So far, indirect detection experiments in space have caught some anomalies which may potentially trace dark matter particles; however, further data accumulation and more accurate measurements to higher energy are needed so as to determine whether these signals come from dark matter or other astrophysical processes. In early gamma-ray observations, the EGRET telescope on the Compton Gamma Ray Observatory found that the observed flux of gamma-ray from the Galactic Centre is about 40% higher than the prediction by the theoretical model at GeV energies. Some people believed that this “excess” might be relevant to dark matter. In 2009, the Fermi satellite showed instead that this “excess” did not exist and the EGRET results might have been caused by instrumental systematics. The positron spectra and positron fractions, which were measured by the 1994 and 2000 HEAT balloon-borne experiments, revealed that there exist unusual positron excesses above 8GeV. Subsequently, the PAMELA satellite experiment carried out the measurements in a wider energy range, and the results showed that the positron fraction above 10GeV is up to an order of magnitude higher than  the value calculated by the usual cosmic ray model. The measurements of PAMELA caught wide attention. In April 2013, the AMS-02 experiment published its measurements of cosmic ray positron fraction with energies ranging from 0.5GeV to 350 GeV. The results are illustrated in Figure 2, clearly indicating that the positron fraction is excessive. In theory, the positron excesses can be explained by the dark matter model; on the other hand, however, similar results can also be given by the pulsar model. Therefore, to determine which physical process has produced these positron excesses, measurements to higher energy with higher precision is needed.

Figure 2: Positron excesses observed by a variety of experiments

As for the electron and positron observations, the ATIC project led by Chinese and American scientists, published the observational results of high-energy CREs in 2008. ATIC found that the flux of CREs is nearly three times higher than the value theoretically predicted in the energy range of 300~800 GeV. These excesses can be interpreted as products of the annihilation or decay of dark matter particles. The results of ATIC showed that the observation of CREs is of great scientific importance. Consequently, many detectors, whose original observational target is not CREs, set off their measurements for this sake. In May 2009, Fermi Gamma-ray Space Telescope published its CRE data with half year observations, and found that the CRE spectrum exceeds the model prediction considerably, which may have the same origin with the above-mentioned positron excesses.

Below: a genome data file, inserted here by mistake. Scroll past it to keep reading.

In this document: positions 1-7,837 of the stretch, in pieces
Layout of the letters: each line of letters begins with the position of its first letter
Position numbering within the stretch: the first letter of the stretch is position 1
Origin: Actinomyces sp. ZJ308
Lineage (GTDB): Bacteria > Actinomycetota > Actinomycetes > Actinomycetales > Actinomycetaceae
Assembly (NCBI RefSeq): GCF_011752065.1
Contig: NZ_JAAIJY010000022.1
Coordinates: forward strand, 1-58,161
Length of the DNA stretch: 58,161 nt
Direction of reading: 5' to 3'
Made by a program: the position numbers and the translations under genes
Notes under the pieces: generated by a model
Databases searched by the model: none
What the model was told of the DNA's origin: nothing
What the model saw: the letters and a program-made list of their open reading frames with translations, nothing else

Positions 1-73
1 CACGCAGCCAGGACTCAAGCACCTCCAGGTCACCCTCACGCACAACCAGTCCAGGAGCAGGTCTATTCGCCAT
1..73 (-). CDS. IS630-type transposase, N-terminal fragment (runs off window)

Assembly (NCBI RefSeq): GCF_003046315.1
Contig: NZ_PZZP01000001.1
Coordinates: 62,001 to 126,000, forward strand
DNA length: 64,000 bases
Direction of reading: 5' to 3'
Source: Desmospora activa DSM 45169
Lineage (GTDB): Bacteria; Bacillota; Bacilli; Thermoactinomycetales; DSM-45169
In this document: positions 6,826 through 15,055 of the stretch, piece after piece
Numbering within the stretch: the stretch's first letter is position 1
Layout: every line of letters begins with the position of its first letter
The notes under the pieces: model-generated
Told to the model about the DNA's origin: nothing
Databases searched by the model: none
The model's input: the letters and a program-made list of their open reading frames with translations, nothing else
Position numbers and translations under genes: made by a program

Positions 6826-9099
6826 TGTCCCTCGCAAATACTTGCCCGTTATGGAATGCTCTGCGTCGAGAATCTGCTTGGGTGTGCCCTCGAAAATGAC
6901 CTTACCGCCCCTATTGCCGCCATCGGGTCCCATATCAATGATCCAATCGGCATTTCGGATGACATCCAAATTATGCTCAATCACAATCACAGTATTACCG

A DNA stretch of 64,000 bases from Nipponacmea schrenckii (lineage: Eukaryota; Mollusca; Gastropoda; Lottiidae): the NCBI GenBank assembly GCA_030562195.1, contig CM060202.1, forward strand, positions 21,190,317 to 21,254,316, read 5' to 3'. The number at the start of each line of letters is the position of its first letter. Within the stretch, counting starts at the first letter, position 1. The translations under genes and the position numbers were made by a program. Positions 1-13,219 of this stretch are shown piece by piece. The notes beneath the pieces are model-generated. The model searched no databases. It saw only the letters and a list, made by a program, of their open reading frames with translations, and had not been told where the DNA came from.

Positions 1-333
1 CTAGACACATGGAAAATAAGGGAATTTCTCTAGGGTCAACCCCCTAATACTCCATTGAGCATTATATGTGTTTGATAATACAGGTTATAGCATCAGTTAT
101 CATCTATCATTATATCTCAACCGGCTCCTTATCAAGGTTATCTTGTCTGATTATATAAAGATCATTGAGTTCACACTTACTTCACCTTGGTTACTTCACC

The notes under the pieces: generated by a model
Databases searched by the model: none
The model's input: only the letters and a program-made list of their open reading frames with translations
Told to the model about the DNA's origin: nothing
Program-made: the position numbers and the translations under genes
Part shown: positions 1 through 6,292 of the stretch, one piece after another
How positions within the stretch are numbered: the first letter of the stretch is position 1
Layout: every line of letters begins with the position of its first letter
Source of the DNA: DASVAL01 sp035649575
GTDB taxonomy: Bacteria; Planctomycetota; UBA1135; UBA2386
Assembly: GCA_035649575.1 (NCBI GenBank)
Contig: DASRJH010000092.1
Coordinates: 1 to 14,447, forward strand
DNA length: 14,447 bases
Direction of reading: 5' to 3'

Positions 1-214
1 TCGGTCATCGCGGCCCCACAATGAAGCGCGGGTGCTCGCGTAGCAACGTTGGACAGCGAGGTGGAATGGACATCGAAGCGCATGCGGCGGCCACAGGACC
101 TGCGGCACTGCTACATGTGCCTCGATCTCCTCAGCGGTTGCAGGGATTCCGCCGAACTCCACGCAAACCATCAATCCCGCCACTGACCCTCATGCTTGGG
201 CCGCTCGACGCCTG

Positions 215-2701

About 20 years ago, China began its own space experiments for indirect detection of dark matter particles. In 1998, the Purple Mountain Observatory (PMO), CAS proposed such kind of scientific goals, which were then verified by accelerator experiments in 1999. In December 2011, the proposal of China’s first dark matter detection satellite, Wukong, was approved. On December 17, 2015, Wukong was launched successfully from the Jiuquan Satellite Launch Center (Figure 3). In March 2016, the management of this satellite was handed to PMO, and it formally went into the stage of scientific operation. Till now, this satellite has been orbiting for more than three years, and has collected a large amount of high-quality observational data. The name of “Wukong” implies that we wish to find the “phantom” of dark matter through its “penetrating eyes.” In English, this satellite was named the DArk Matter Particle Explorer, i.e. DAMPE.

Figure 3: Launch of the Wukong satellite from the Jiuquan Satellite Launch Center in western China. (Credit: Xinhua)

The mass of Wukong satellite is 1,850 kg, and its detector mass is 1,415 kg. The satellite operates at a Sun-synchronous orbit at an altitude of 500 km. Its daily data size is about 13G bytes. The designed lifespan of this satellite is three years. According to current test results, all the detectors work perfectly, and hence it is expected that the satellite will actually serve in space much longer than its designed lifespan. Wukong circles around the Earth 15 times and detects 5 million high-energy particles every day. From its launch to the present, this satellite has been operating stably.